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Happy to Be Here: A next step for the Delaware Canal


What would Bucks Couty look like if a proposal to fill in the Delaware Canal had succeeded? Envision I-95 running through the river towns of Washington Crossing, New Hope and Riegelsville — seems incredible but it almost happened.

Until residents got involved.

That was years after the then-100-year-old canal, succumbing to railroad dominance, ceased commercial operation, and after it had been made a state park. Building of th canal as part of a national network was commissioned by Pennsylvania in the 1830s. After state operation, from 1866 to 1931, the Delaware Canal was run by the Lehigh Coal and Navigation Company, which also owned the Lehigh Canal.

Local residents formed the Delaware Valley Protective Association in 1933 to preserve the emarkable waterway that once carried coal and lumber from Central Pennsylvania to Philadelphia. That organization evolved in 1982 as the Friends of the Delaware Canal, which grew into the vital organization that exists today.

According to the Friends’ website, “Canal traffic and revenue declined until the ‘iron horse’ finally beat the mule, when the last paying boat locked through in October 17, 1931. The same day, 40 miles of the Delaware Canal was deeded to the Commonwealth of Pennsylvania. It was named Roosevelt State Park by Gov. Gifford Pinchot, to commemorate his fellow preservationist, Theodore Roosevelt.”

The state acquired all 60 miles of the canal — Easton to Bristol — in 1940, and largely through the efforts of the Friends, it was named Delaware Canal State Park in 1989. It was designated a National Historic Landmark in 1978.

Delaware Canal State Park exists today as the last towpath canal in America capable of being fully watered, and it sits alongside the Delaware River, the longest free-flowing river east of the Mississippi River.

But the canal is not fully watered, even though one of its primary goals is to ensure that the canal is fully watered from Easton to Bristol. Storms and limited funds have prevented the rewatering despite years of efforts.

Twenty years ago, Delaware Canal 21, a new group spearheaded by Allen Black, a former Friends president, and Randy Apgar, a former Friends board member, formed with the same objective as the Friends. But its approach was to aim higher, to go after funding from major philanthropic groups, to think of costs in millions, not thousands of dollars. Although it has financed major repairs and studies, the water-filled canal has continued to elude that group.

In January, Canal 21 released a comprehensive study of what it would take to do a complete overhaul — to repair the clay lining, to fix the plumbing, to rebuild the infrastructure — to make the canal a world-class waterway, the kind that exists in Europe and Asia. In September 2021, Delaware Canal 21 engaged Econsult Solutions Inc. to manage the project, with support from the planning firm Simone Collins and engineering firm eDesign Dynamics.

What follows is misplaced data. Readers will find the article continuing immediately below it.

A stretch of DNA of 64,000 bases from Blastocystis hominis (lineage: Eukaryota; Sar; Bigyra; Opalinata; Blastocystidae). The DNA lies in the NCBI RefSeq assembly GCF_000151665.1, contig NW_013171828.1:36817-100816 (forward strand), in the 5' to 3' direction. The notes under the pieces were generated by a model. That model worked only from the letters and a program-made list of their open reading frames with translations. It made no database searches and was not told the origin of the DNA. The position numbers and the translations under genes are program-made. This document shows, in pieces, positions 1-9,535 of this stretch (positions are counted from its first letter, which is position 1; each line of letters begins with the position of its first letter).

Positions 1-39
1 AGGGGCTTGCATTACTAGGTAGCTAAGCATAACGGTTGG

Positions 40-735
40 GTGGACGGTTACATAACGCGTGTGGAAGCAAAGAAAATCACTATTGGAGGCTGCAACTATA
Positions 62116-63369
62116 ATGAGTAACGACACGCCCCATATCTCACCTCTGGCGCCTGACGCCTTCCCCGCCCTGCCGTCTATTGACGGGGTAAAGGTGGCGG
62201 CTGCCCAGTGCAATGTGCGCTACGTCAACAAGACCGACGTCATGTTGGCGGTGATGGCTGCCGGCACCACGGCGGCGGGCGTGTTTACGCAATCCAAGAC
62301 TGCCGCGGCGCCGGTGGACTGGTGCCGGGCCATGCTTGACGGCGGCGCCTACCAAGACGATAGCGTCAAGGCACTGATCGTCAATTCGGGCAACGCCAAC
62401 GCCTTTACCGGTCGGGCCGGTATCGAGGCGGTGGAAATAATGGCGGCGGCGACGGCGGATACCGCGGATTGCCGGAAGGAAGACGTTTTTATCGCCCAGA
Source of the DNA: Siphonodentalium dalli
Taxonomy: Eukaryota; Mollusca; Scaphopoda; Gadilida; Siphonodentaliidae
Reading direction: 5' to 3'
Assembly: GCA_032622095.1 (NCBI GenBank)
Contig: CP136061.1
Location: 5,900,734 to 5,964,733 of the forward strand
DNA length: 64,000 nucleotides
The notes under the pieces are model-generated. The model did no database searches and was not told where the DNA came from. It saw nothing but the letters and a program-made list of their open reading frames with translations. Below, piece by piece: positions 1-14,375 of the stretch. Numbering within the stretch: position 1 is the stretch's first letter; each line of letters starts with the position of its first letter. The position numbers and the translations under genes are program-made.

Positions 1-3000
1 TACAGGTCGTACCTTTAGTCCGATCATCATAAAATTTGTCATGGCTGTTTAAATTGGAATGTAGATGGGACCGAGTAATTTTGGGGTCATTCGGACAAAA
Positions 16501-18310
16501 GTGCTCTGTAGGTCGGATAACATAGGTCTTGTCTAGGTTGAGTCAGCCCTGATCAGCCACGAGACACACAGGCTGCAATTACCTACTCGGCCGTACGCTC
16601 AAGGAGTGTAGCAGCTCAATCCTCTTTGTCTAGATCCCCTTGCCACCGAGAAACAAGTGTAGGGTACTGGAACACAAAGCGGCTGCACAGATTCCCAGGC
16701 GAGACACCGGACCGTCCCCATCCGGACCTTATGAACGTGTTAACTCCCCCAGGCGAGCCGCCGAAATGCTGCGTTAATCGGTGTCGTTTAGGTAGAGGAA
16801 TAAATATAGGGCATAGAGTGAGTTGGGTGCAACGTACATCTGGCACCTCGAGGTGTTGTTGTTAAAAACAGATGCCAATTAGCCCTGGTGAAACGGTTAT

“It’s a daunting task,” said Richard Henriquez, chairman of the Canal 21 board, of the proposed restoration. And the cost would be close to $100 million, including maintenance, over five years.

“It’s complex,” he said. “There are two counties, the state, 17 municipalities. There’s been a lot of research on how to think differently.”

Henriquez said in a press release, “The Delaware Canal’s value extends far beyond its banks. It enriches canal communities by creating public benefits that improve quality of life and boost property values. And it ties them together throughout its length. So, it makes sense for these communities to partner with each other and with the state park that owns the canal, to create a sustainable funding structure for a unique regional feature.”

The study team concluded that indeed restoration was possible. The team examined alternative funding models, conducted an in-depth engineering analysis, estimated the historic, economic, fire safety and environmental benefits of the canal and developed a new stewardship model to support DCNR and the canal. They also identified potential funding sources.

Of course there’s cost involved and there are economic advantages — eDesign Dynamics, the engineering firm for the feasibility analysis, developed an estimated cost to achieve a corridor-long, rehabilitation for all water elements that serves as a baseline budgeting metric and $90 million in construction investments over five years would yield $141 million in economic activity and would support approximately 700 jobs in Bucks and Northampton counties.

An important suggestion that came out of the study was to “form a Delaware Canal Improvement District (to serve as a funding, planning, and management partner for maintenance of the Canal) could supplement PA DCNR funding and ensure the long-term sustainability of a fully watered canal, enabling the array of environmental, economic, and public benefits to the community.”

Steve Wray, Econsult project team leader for the canal study, said the timing is right for revitalizing the Delaware Canal. Funding could be available through the federal infrastructure bill and state support could come from new parks initiatives. And a lot of support is available from local organizations like the Friends and Delaware Canal 21, he said.

A third indication of support is the collaboration of DCNR with Bucks and Northampton counties. “These three things along with the creation of an improvement district will help enable the project to succeed,” Wray said.

Again, the future of the Delaware Canal is back in residents’ hands. The local community is being asked to lend its support.

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